This bloodbath could have been avoided with a nice quick Snapchat. Juliet downing the potion with a caption "fake death fun, waking soon, LOL" and Romeo would have been in on the plan. How the expressive Romeo could contain his verbose reply in just a 10-second video is a whole different matter.
A man with no short-term memory, on the hunt for his wife's killer, tattoos his body to remember the clues he's uncovered.
A simple Facebook update would have kept him, and the wider world, aware of his progress. He could even use photos, rather than the Polaroids he had, to help save the environment while he was at it.
Lots of diverse lives intersect after a car jacking kicks it all off. A car crash later also brings two characters together.
With Google's self-driving cars none of that would have happened. Car jackings will be a thing of the past as only the car owner will be able to start and be driven by the vehicle. As for crashes, as if, machines don't make mistakes. Right?
Home Alone (1990)
When 8-year-old Kevin McCallister gets mistakenly left at home over Christmas he has to defend his house from burglars.
If only the clearly rich home owners had kitted it out with a modern alarm system that automatically calls the police in the event of a burglary. Perhaps that would have sent Joe Pesci into a different life of crime though, as a gangster, say.
The Usual Suspects (1995)
Spoiler alert if you haven't seen this. The main suspect in a boat's destruction and multiple deaths is the man sitting in the police interview chair. Yet he escapes after weaving an intricate web of lies.
If the police had modern facial recognition and CCTV cameras everywhere he would have been recognised the second he walked in the door. The fact he's played by Kevin Spacey is also a huge give-away that he's going to be a bad guy, but they weren't to know that.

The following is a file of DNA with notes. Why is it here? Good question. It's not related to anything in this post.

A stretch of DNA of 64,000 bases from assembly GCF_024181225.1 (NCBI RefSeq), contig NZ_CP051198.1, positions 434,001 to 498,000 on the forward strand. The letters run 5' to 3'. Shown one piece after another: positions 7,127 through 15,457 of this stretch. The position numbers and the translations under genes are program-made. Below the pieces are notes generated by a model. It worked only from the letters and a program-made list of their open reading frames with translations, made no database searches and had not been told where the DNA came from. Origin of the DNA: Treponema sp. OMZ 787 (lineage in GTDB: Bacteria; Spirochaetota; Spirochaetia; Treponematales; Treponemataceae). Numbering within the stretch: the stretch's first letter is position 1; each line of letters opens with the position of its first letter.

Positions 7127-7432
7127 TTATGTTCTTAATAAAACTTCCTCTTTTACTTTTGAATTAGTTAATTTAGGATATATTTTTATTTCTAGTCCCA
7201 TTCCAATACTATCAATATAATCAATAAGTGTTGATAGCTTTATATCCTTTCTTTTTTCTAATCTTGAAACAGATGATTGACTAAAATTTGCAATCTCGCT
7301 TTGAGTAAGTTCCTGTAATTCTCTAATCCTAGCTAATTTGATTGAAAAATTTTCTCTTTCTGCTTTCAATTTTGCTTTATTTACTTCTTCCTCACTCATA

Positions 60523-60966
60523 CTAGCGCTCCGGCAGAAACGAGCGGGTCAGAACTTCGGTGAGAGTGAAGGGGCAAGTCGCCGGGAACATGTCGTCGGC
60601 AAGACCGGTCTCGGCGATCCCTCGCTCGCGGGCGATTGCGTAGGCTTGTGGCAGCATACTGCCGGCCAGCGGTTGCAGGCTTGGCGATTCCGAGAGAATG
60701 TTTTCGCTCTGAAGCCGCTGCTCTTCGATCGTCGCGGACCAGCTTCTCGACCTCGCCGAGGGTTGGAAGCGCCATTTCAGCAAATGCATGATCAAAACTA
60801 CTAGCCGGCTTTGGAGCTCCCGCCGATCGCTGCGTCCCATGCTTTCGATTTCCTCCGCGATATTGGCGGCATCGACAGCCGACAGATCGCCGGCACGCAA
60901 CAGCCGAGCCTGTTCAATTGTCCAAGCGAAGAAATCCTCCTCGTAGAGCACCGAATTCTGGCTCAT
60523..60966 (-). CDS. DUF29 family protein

High Fidelity (2000)
John Cusack plays a record shop owner who, after being dumped, recounts his top five breakups including the one that is ongoing in order to work out where he's going wrong.
With Facebook he could have easily trawled his past relationships and experiences for a more balanced perspective outside of his own memory. He could also probably contact the ex-girlfriends and just ask them directly. Though we don't recommend this to anyone in that situation.
It's a Wonderful Life (1946)
After the big bad bank owner decides to turn down George Bailey for a loan to keep his community savings and loan company open the town is in trouble.
Modern crowd-funding websites would have let George make short work of making the money elsewhere. A quick story about how he was visited by an angel would have probably helped too. Or not.
Star Wars (1977)
The evil galactic empire builds a Death Star capable of destroying planets which can be destroyed by firing a rocket into a small hole.
If they'd built the Death Star using 3D printing it would have been much cheaper to make, easier to plan. They could have splashed out the spare cash on a nice slab of metal to cover that hole. No more rebellion.